It's a difference in opinion, but one thing's for sure. We've got a great life, awesome children and no money (oh wait, I have that $2 bill in my wallet). At first it all but paralyzed me with fear, but with every day that passes I watch this amazing man smile as if he'd never been wronged, not a trace of anxiety in his voice and I realize that we are so rich, so rich indeed. If money is your bargaining piece Scorpion, you've already lost. Looong story.

Thursday, September 11, 2008

That's What I Said Thursday!

Could you please tell us where you hide *this?

Bon's answer:
In my wallet so I can never say that I'm broke. (a 2 dollar bill)

*(oh, and tell us what this is)
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It just makes me want to climb out my car window and hug it

Flame trees are definitely gorgeous, especially when the island is in full bloom and Beach Road is bejeweled with them. I so love trees, not enough to tie myself to one to prevent death by machete, but enough that they make me stop my car to stare. This tree stands right by the parking lot gate at Garapan Elementary School and is a beauty to behold. It makes me happy - literally giddy when I drive by it. Anyone know what it's called and where I can get a seedling/sapling?

Tuesday, September 9, 2008

My brother's children

A picture of my brother Dwaine's two kids, DJ and Bunny. We hadn't spoken to one another for over ten years. I think I can say that, it's enough of a miracle that we are on good terms at all. Divorce ravages families in so many ways. Dwaine and I were only toddlers (um, I was a toddler, he was just a babe) when we were split up. It's amazing how one journey ends and another one begins.

We have so much in common, and it's easy to say that I love him though I barely know him. When I see this picture of his two little kids, half of his four children, I want to cry. I wish we could turn back the hands of time and grow up together again. But, this second chance is enough. It's the opportunity of a lifetime. I embrace that.

He didn't even touch my muffler

(A month and a half ago)
Your car sounds mean, but looks like a wuss.
Leave my muffler alone, it soothes me.

Twilight in Papago

Last night Hope wanted to start book 3 in a 4 book series she's reading. Since the power went off at the usual perfect time, she had to take her book outside to the picnic table to try and get some reading in before twilight (no pun intended). Like me, she's been reading by candlelight most of these nights. Wayne and I had another candlelit dinner. If it weren't for the mere fact that he finds positive in almost every situation I'd be a grumpy wreck. Still, I was a bit of a grump. TonTon was at driving school, spared from the outage, not quite happy, but comfortable at least. He would be home in time for the power to come back on. Sommer was the only one unaffected by the lack of electricity. I suppose if we could find a way to harness all her energy we'd be able to run a light and some fans. She could be like the Wonder Twins, only singular, but just as powerful. "Shape of a light bulb! Form of a ceiling fan!" If only.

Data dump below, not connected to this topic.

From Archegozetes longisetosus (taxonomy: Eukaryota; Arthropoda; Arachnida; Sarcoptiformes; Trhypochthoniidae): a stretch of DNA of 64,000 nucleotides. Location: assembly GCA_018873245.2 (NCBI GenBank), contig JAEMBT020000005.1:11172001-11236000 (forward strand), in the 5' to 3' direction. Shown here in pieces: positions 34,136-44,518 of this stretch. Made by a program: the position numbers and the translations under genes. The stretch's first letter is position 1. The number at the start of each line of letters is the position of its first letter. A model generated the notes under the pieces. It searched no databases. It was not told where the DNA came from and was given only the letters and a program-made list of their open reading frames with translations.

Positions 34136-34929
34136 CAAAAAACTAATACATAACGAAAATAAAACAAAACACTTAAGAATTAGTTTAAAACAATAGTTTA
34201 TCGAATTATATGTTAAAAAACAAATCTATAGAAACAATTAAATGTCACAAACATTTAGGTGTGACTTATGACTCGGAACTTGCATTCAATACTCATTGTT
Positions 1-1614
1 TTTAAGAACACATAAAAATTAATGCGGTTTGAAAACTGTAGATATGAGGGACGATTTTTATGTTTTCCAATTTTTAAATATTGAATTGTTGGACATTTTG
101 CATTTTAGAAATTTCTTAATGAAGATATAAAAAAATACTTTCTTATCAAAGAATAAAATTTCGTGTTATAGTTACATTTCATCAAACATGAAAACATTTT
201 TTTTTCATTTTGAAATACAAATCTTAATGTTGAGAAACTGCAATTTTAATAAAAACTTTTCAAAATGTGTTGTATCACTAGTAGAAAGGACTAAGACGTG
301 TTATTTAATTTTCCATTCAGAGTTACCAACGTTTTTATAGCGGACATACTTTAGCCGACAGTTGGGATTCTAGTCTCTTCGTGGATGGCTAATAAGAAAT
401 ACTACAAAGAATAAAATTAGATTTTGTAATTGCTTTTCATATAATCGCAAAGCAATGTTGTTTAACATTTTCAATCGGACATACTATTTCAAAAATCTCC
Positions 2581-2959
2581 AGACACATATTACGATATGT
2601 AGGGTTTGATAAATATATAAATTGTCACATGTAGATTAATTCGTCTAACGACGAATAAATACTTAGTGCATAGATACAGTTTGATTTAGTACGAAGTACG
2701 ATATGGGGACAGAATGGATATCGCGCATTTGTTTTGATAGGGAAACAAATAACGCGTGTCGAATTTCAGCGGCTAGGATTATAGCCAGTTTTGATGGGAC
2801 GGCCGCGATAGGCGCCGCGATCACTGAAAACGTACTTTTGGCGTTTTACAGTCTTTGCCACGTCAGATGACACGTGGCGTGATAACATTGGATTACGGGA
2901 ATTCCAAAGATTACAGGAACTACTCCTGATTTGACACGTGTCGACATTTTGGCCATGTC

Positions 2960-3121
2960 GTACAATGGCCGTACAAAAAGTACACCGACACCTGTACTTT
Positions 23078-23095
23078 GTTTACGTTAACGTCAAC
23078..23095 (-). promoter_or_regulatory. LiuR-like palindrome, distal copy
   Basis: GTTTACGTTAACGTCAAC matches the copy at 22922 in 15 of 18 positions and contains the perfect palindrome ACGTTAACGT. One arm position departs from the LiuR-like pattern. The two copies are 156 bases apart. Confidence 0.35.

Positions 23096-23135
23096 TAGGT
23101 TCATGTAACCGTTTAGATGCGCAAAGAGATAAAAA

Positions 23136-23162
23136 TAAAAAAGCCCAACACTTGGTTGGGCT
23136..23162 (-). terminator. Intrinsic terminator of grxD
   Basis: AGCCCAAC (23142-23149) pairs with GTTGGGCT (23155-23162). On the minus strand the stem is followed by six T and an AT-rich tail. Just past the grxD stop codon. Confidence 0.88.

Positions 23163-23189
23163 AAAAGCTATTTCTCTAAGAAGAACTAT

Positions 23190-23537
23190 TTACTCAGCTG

Peyton's first day of school was yesterday. She had to wait for me to get off work to go home, so by the time we got there she had to scramble to do her homework in order to beat the power outage. This used to be manageable in a "suck it up, that's life in the CNMI" sort of way, but this is no way to live anymore. I don't even remember there being as many candles in my grandmother's house when I was growing up and those were the good old days. Someone's supposed to be looking after our best interest, using the valuable tax payer dollars we contribute to ensure essential public services to our community, right? How long are they going to take, and how much longer can we just sit aside and trust them to do the right thing?

From Ed:
I am pleading with you to take a stand for a better CNMI and for a better future for each and every one of us.
Please join us at the Garapan Fishing Base on Wednesday, September 17, at 5:30PM, at the Garapan Fishing Base. What is so significant about September 17 is that it is "Citizenship Day" in the United States, formerly known as "I am an American" day. It is high time that we we call the attention of President Bush and our leaders in the U.S. Congress and that we demand an end to our deplorable living conditions! Will you join us?

For more please see his blog.

Not sure why I'm complaining today. Maybe it's because I can already feel the frustration coming on. In a few more hours I'll be home. For once, I'd like to enjoy it with my family and not have to worry about what the next hours will have (or won't have) in store for us.

Tuesday, September 2, 2008

My life in recess due to a power outage

My day in court, home on the line
Almost there, steady my hands
Deep breath, steady my heart
Almost over
Not over yet

Thanks for nothing C.U.C.

Socialite with incisors

She's got a perfect record.
A husband to die for...literally.
Her biological clock has been ticking for hundreds of years.
She's heard all the blonde jokes.